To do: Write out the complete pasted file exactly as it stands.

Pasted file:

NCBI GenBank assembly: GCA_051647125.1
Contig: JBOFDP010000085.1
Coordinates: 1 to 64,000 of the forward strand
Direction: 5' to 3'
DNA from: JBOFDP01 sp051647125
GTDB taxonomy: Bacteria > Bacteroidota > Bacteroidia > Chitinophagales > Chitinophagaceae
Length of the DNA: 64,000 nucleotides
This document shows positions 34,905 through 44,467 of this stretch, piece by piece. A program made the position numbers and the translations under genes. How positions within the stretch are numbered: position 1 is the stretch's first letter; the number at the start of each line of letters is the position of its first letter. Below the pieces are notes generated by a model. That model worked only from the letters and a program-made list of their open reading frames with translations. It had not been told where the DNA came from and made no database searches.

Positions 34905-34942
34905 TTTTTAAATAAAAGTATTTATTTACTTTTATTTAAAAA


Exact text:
NCBI GenBank assembly: GCA_051647125.1
Contig: JBOFDP010000085.1
Coordinates: 1 to 64,000 of the forward strand
Direction: 5' to 3'
DNA from: JBOFDP01 sp051647125
GTDB taxonomy: Bacteria > Bacteroidota > Bacteroidia > Chitinophagales > Chitinophagaceae
Length of the DNA: 64,000 nucleotides
This document shows positions 34,905 through 44,467 of this stretch, piece by piece. A program made the position numbers and the translations under genes. How positions within the stretch are numbered: position 1 is the stretch's first letter; the number at the start of each line of letters is the position of its first letter. Below the pieces are notes generated by a model. That model worked only from the letters and a program-made list of their open reading frames with translations. It had not been told where the DNA came from and made no database searches.

Positions 34905-34942
34905 TTTTTAAATAAAAGTATTTATTTACTTTTATTTAAAAA